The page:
Is it time to reduce seed costs by adopting variable-rate seeding? This practice has been accepted in corn, but instead of lowering the rate you push up the rate in areas with high yield potential. Well, in soybeans you do the opposite—you lower the seed rate in race horse areas and increase the seed area in marginal parts of the field or even push up the rate in marginal soil areas.
The key to why this works this is understanding the soybean plant. At the end of the day yield is all about numbers of pods per acre followed by seeds per pod and seed weight. To get pods you need nodes per plant and plants per acre. Late planting and marginal soils mean fewer nodes per plant. Early planting and deep, fertile soils means more nodes per plant.
For corn, how a hybrid responds to conditions and population changes has a large impact on the population of seed being planted and should be factored in when making a population map. However, with soybeans this is less important because of soybean’s compensentory nature and its ability to occupy a space or a gap and produce more branches and nodes.
Variable-rate seeding is the practice of adjusting the amount of seed planted based on location-specific information such as yield maps, landscape position, soil type, fertility or a variable impacting yield. The key is deciding which of those variables are most important and then being able to develop seed rate maps in the field. Making management zones is both an art and a science. While variable rate requires more management up front to design the zones and plant them, the return on investment will probably exceed expectations.
If you are thinking about starting a variable rate seeding program for soybeans, have a tractor with GPS and computer, a planter with variable rate capability and controller, and a precision ag specialist who can assist you in designing the zones, there are probably 4 or 5 variables to consider when making a planting rate map based on management zones. And keep it simple and limit yourself to either 2 or 3 planting zones: high and low, or high, medium and low.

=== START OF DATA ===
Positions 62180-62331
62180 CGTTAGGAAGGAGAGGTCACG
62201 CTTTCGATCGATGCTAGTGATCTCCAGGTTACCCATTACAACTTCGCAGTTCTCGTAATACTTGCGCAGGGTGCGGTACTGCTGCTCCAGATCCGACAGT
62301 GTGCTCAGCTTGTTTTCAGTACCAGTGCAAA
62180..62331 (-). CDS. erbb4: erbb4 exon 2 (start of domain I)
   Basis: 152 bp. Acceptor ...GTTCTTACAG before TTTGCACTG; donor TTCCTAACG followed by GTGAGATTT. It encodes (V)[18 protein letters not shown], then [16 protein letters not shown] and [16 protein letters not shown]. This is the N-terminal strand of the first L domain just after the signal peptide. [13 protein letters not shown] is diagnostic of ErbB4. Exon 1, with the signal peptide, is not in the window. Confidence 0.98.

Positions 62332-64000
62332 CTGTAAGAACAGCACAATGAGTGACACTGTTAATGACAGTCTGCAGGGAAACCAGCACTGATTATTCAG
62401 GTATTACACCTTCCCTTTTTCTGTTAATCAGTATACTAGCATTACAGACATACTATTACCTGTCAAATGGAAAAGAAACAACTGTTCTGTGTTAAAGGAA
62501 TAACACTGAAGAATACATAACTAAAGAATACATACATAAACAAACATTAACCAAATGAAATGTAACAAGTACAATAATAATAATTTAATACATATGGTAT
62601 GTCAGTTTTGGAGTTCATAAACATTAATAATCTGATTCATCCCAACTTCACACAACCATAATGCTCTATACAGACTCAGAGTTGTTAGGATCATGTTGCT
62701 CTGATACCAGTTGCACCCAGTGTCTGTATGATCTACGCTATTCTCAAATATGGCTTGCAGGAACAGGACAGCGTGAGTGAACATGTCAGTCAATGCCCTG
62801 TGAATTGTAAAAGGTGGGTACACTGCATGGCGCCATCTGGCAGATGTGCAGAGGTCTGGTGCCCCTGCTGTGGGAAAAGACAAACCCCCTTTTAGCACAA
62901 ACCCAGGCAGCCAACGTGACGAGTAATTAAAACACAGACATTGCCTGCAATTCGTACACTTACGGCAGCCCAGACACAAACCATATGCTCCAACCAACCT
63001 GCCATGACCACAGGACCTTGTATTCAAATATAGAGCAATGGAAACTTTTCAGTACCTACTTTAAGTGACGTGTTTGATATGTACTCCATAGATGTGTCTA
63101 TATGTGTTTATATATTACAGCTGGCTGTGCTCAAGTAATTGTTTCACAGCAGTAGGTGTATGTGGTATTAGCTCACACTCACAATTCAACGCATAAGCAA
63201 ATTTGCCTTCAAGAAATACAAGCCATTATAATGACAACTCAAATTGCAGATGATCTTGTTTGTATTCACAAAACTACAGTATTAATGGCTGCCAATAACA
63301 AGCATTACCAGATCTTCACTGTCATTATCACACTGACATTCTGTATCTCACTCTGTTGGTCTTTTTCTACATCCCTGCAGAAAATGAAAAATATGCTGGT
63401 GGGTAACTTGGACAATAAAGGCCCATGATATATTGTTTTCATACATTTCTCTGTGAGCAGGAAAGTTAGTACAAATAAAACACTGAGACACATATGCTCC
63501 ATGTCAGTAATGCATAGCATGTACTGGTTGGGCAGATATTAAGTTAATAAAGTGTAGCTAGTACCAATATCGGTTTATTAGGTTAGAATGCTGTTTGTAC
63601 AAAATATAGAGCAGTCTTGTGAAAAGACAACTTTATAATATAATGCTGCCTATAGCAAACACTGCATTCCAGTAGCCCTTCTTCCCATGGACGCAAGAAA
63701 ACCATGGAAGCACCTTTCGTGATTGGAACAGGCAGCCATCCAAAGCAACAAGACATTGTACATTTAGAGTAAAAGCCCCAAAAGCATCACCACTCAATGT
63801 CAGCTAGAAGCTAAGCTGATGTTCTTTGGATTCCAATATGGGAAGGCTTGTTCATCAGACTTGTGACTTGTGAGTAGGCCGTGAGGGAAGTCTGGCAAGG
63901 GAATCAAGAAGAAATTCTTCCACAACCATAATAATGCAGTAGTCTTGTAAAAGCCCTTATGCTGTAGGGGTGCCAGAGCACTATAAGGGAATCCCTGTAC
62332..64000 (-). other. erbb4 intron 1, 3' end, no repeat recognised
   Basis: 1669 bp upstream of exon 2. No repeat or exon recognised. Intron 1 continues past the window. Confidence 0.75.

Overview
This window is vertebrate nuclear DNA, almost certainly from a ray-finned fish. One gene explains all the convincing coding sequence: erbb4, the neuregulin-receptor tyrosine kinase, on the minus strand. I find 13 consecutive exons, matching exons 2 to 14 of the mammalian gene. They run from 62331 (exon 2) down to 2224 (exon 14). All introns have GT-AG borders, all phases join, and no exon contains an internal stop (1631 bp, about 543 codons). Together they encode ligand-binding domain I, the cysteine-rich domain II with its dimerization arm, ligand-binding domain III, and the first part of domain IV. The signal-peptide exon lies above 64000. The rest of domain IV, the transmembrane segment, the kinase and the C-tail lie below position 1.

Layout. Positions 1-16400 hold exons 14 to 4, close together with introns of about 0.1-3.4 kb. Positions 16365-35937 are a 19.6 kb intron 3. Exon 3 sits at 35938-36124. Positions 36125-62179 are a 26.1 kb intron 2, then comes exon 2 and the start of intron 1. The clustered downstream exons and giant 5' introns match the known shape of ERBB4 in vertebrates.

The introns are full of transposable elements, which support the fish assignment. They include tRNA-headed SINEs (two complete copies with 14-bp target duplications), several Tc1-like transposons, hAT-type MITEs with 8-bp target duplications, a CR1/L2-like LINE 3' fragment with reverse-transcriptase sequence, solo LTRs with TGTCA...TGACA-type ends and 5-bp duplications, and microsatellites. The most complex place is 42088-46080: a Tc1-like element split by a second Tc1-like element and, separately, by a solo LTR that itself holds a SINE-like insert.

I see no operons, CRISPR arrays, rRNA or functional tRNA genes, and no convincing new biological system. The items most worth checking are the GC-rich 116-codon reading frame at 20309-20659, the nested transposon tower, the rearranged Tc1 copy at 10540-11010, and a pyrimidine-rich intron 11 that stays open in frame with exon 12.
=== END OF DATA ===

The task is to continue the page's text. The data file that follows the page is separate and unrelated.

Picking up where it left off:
- Yield maps: Looking at yield maps is the place to start. Collect past yield maps of corn, soybeans or wheat. Use these maps to identify high- and low-yielding areas of the field. Zones should be evident over multiple years of yield data. Aerial images with NDVI and biomass readings can also indicate areas of high and low yield potential.
- Water availability: Water availability is usually the single biggest driver in yield and that is related to annual rainfall, and soil depth, texture and water-holding capacity. The quickest way for you to get at this is by looking at a soil map for the field.
- Landscape position: Looking at the topography layer along with yield and soil maps will indicate areas of high vs. low fertility, shallow vs. deep soils, poorly drained vs. well-drained soils, and droughty soils vs. soils with good water-holding capacity. Use this information.
- Soil tests and conditions: Soil pH, soil tests levels, EC layers, fertilization practices and compaction will impact the yield potential of the soil. When planning a variable rate map, look at these soil layers and see if they can be factored into a planting rate map. Analyzing the soil will tell you if you have an opportunity for a higher return in a certain area.
- Population rate: Last is determining what population rates you want to plant. A good place to start is limit yourself to 2 or 3 zones and 2 or 3 rates. With 2 zones use your average rate and a rate reduced by 15 or 20%. With three zones the medium zone’s rate should be your average rate and then either increase or reduce the rate by 15 or 20% for the other two.
If you adopt variable rate seeding, develop a map for a field and then apply some different populations. You will learn from the experience and get better at creating planting maps and choosing a population range.
At the end of day you may or may not save any money on seed costs. Sometimes you will increase seed rate in one area and lower the rate elsewhere so seed costs may even out across the field, but you may increase yield in the more marginal areas as a result.
Agronomist Daniel Davidson, Ph.D. posts blogs on agronomy-related topics. Feel free to contact him at firstname.lastname@example.org or ring him at 402-649-5919.